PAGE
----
The Final Whistle

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Jon Fortier

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The Final Whistle
May 15, 2019

March Madness and the lack of one-and-done players in the finals

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The Final Whistle

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As the dust settles from March Madness, we are usually left with some controversy from the tournament. Whether it be a betting controversy, a missed foul call or a major injury to a top NBA prospect.

 

This year none of that happened, if you exclude the missed traveling call in the Auburn Final Four game.

This year was the example of a purely athletic competition that left the best team standing. It looked close going into overtime of the championship game on Monday, but number one seeded Virginia prevailed as the winner over Texas Tech.

The main take away from this year’s tournament is that experience wins the game. The Final Four teams had zero freshmen that played critical roles in their success.

In a year where freshman sensation Zion Williamson of Duke was the shining star of college basketball, his team was absent in the big game. This is a trend that we have seen over the last four years of tournament play, where teams with one-and-done players falter down the stretch.

One-and-done players are players that go to college for one year in order to be NBA draft eligible the next. This outlines an overall problem in college athletics which the NBA is currently addressing under new league commissioner, Adam Silver.

Silver says that he understands the NBA’s age limit has a direct impact on college basketball and the league is weighing its options to see if it is better for a player’s ultimate success if the NBA is interacting with them at a younger age.

This has led to the proposal of a new rule to end the one-and-done trend starting in 2022. The proposal outlines lowering the draft-eligible age from 19 to 18, therefore allowing top prospects to enter the NBA straight out of high school.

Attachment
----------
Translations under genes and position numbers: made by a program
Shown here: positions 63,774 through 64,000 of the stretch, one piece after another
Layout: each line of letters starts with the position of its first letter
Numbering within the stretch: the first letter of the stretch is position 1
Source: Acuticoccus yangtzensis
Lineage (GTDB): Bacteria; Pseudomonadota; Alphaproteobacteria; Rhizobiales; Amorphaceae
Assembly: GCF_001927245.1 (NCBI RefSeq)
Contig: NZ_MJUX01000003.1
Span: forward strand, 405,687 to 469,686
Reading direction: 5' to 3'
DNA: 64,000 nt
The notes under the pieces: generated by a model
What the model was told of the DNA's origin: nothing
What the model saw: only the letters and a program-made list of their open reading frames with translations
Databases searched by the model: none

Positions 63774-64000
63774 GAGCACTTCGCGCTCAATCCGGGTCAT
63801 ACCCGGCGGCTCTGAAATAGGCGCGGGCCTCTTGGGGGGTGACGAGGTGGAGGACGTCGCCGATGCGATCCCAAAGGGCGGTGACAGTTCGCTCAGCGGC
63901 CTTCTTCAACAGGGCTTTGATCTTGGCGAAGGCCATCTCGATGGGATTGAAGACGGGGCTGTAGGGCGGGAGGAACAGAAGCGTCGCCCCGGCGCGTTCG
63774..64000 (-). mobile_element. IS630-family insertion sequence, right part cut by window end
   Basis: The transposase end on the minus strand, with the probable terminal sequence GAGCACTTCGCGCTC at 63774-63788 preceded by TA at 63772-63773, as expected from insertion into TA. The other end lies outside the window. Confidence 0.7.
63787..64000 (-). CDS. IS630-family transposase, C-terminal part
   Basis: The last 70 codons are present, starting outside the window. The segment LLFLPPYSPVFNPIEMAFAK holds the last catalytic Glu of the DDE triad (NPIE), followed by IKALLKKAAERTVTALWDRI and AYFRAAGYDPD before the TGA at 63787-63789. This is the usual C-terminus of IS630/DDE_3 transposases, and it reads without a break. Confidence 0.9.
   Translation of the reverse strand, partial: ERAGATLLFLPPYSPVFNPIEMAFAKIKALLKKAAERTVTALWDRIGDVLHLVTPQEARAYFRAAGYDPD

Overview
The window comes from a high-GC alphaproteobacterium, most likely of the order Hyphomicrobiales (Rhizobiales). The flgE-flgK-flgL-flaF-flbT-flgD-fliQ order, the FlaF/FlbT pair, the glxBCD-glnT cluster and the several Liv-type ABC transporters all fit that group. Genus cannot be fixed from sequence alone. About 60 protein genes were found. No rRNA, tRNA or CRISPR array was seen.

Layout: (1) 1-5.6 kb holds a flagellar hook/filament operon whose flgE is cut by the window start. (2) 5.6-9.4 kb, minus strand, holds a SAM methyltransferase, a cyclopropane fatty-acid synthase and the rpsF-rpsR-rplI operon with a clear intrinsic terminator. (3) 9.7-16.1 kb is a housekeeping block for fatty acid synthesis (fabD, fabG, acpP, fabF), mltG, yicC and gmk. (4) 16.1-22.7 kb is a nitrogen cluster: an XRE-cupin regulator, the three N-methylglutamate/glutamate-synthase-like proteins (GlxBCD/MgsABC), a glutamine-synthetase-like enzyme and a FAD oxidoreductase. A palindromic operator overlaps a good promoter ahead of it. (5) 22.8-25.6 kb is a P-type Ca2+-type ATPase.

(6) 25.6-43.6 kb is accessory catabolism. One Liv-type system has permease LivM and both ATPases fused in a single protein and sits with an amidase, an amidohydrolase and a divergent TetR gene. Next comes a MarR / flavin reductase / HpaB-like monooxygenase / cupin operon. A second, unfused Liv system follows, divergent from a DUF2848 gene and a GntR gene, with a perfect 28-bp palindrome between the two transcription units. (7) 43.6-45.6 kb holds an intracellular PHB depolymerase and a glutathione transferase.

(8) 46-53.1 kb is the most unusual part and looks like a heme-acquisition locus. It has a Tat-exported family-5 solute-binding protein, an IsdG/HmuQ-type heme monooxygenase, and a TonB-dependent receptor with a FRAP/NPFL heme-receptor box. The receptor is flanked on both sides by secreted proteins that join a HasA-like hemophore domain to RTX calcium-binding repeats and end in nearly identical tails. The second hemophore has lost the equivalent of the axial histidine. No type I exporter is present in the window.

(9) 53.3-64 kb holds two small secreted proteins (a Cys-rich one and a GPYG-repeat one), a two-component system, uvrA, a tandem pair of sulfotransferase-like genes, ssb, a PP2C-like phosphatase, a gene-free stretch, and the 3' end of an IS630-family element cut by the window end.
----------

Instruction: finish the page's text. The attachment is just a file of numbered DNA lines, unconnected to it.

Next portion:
Though the proposed rule would not take effect until 2022, the NBA is currently trying to solve the issue now. The NBA’s minor league system, The G League, is offering top prospects contracts worth up to $250,000 to forgo their college eligibility to develop in the league. This would allow players to gain professional insight into basketball before their 19th birthday rather than playing in a college system that sometimes does not translate into success in the NBA.

That lump of cash sounds enticing to these elite athletes, but there are drawbacks to not playing college basketball. These athletes generally get a full scholarship to play basketball and have the ability to obtain a degree before entering the next stage of their life. It is hard to put a price tag on the value of a college degree in the long-run.

Then there is the issue of success in the NBA at such a young age. Not everyone is going to become the next Kobe Bryant or LeBron James, two superstars that famously entered the NBA straight out of high school before the draft-eligible age was changed from 18 to 19 in 2005.

 

Mentors and coaches need to be realistic with top high school prospects about the likelihood of success on the professional level when advising them with what to do in the next stage of their lives.

In conclusion, March Madness was a display of athletics in its purest form and seeing new teams in the championship game was refreshing, to say the least. Not seeing any prominent one-and-done players in the final begs the question of whether or not it is beneficial for these gifted athletes to play college basketball at all.

 

The NCAA and the NBA need to put financial gains on the back burner while they decide what is best for the players. They need a gentle reminder that without these athletes, there would be no NCAA or NBA.  

Fortier can be reached at [email protected]

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